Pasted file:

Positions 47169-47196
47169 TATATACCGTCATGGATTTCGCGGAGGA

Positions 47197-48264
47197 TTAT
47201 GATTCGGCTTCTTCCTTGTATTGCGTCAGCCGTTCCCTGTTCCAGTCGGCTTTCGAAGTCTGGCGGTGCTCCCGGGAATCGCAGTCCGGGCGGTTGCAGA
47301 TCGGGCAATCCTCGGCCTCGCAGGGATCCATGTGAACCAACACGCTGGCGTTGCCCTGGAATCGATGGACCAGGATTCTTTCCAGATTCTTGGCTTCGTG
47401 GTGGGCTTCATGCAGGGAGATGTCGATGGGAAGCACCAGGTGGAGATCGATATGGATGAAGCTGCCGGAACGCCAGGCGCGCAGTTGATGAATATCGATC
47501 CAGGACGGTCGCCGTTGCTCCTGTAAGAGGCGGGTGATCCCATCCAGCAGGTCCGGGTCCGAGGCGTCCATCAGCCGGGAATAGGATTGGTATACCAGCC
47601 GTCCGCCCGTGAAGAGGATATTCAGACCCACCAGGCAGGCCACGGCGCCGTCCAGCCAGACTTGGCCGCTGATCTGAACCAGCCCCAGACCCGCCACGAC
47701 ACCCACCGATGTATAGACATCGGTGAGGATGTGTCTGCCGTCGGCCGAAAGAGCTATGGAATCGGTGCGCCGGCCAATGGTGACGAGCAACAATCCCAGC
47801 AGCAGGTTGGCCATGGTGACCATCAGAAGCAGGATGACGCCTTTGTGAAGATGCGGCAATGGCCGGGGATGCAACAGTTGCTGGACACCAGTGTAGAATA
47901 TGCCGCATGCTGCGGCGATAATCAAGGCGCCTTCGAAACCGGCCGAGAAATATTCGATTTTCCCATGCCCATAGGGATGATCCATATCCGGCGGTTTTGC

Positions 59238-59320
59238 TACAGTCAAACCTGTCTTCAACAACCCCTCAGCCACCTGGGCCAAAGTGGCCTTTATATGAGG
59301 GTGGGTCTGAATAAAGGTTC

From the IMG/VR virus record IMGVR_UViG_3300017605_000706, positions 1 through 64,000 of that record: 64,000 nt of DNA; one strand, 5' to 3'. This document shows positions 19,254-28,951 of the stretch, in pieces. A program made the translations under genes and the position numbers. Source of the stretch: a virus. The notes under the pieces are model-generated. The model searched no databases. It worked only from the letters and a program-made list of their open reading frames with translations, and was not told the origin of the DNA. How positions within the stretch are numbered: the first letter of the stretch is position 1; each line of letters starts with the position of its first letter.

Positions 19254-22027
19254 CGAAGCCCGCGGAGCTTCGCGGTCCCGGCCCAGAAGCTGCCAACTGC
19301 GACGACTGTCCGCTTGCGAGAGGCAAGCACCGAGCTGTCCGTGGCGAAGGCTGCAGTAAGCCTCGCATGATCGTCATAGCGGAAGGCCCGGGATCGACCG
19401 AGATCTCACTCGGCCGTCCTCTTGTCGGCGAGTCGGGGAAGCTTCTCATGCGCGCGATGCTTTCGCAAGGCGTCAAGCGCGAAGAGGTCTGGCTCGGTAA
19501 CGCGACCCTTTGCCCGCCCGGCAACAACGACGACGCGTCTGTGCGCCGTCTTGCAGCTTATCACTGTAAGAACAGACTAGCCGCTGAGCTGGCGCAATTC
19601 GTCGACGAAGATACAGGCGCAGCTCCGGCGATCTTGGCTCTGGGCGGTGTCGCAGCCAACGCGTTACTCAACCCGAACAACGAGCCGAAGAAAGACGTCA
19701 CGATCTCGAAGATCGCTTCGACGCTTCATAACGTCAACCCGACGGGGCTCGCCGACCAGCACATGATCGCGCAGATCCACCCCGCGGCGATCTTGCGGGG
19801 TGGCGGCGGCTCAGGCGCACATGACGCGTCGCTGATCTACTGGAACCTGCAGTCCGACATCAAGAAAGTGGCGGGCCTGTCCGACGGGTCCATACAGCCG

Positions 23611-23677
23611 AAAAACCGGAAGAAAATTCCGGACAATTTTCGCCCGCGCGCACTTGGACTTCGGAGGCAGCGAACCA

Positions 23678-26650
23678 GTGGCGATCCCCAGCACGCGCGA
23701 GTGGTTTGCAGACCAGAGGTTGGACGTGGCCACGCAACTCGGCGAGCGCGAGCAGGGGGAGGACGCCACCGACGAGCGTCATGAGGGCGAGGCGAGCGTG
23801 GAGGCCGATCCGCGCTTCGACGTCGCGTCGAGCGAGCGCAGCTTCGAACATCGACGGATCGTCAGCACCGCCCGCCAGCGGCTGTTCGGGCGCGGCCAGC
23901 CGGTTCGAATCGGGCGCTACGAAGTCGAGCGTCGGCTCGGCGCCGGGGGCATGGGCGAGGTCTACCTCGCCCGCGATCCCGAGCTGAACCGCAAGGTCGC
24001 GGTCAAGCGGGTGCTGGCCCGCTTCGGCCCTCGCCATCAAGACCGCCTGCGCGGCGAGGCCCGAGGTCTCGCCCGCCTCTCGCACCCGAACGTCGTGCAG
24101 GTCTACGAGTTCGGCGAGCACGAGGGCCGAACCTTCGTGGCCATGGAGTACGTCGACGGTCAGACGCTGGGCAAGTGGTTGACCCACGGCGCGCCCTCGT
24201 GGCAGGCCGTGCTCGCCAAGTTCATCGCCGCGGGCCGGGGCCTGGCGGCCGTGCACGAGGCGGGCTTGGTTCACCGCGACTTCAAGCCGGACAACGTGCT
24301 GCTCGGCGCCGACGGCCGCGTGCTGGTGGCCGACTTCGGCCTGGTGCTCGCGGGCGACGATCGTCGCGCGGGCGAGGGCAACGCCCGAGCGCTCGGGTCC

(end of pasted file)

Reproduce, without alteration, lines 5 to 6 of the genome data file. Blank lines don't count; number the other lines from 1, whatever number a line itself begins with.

47201 GATTCGGCTTCTTCCTTGTATTGCGTCAGCCGTTCCCTGTTCCAGTCGGCTTTCGAAGTCTGGCGGTGCTCCCGGGAATCGCAGTCCGGGCGGTTGCAGA
47301 TCGGGCAATCCTCGGCCTCGCAGGGATCCATGTGAACCAACACGCTGGCGTTGCCCTGGAATCGATGGACCAGGATTCTTTCCAGATTCTTGGCTTCGTG